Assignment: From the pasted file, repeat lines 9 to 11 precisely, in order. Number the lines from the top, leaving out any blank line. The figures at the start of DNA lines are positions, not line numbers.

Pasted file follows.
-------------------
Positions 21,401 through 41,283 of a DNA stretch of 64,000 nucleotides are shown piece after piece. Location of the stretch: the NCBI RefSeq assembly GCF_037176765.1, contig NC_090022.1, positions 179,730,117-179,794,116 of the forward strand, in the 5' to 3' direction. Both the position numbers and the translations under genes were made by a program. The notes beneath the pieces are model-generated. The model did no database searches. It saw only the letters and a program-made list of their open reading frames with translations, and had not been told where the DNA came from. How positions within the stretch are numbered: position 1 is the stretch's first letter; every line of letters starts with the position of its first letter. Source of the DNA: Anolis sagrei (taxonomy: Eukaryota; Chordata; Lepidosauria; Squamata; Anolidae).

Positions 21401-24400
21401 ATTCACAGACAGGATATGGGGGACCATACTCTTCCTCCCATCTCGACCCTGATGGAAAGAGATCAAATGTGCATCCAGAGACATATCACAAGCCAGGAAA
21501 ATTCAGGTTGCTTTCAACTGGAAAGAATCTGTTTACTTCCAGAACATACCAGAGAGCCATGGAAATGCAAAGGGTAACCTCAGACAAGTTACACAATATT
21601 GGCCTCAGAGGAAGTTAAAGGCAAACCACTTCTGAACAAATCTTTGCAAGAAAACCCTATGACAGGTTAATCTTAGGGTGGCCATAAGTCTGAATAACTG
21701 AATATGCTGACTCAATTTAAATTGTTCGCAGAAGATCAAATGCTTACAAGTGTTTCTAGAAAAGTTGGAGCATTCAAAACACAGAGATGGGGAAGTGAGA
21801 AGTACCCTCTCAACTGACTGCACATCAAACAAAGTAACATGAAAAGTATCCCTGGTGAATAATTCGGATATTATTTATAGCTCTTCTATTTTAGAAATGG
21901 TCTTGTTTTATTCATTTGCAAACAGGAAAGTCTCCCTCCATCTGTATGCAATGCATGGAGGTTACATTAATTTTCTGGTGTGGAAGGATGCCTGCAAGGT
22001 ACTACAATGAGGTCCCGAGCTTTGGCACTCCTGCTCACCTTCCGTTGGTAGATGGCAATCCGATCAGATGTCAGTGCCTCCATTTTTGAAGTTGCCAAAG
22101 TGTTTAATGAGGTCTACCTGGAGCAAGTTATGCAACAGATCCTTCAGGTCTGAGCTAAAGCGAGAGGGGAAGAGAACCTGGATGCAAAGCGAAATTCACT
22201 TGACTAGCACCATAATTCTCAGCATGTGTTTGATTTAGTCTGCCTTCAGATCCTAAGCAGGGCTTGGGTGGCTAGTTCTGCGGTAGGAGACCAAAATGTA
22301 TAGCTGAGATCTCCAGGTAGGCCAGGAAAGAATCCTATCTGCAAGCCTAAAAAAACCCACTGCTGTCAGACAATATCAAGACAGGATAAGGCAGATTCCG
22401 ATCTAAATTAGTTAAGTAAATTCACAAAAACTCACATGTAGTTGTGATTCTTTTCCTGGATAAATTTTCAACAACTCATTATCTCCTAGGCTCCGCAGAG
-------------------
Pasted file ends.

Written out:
22001 ACTACAATGAGGTCCCGAGCTTTGGCACTCCTGCTCACCTTCCGTTGGTAGATGGCAATCCGATCAGATGTCAGTGCCTCCATTTTTGAAGTTGCCAAAG
22101 TGTTTAATGAGGTCTACCTGGAGCAAGTTATGCAACAGATCCTTCAGGTCTGAGCTAAAGCGAGAGGGGAAGAGAACCTGGATGCAAAGCGAAATTCACT
22201 TGACTAGCACCATAATTCTCAGCATGTGTTTGATTTAGTCTGCCTTCAGATCCTAAGCAGGGCTTGGGTGGCTAGTTCTGCGGTAGGAGACCAAAATGTA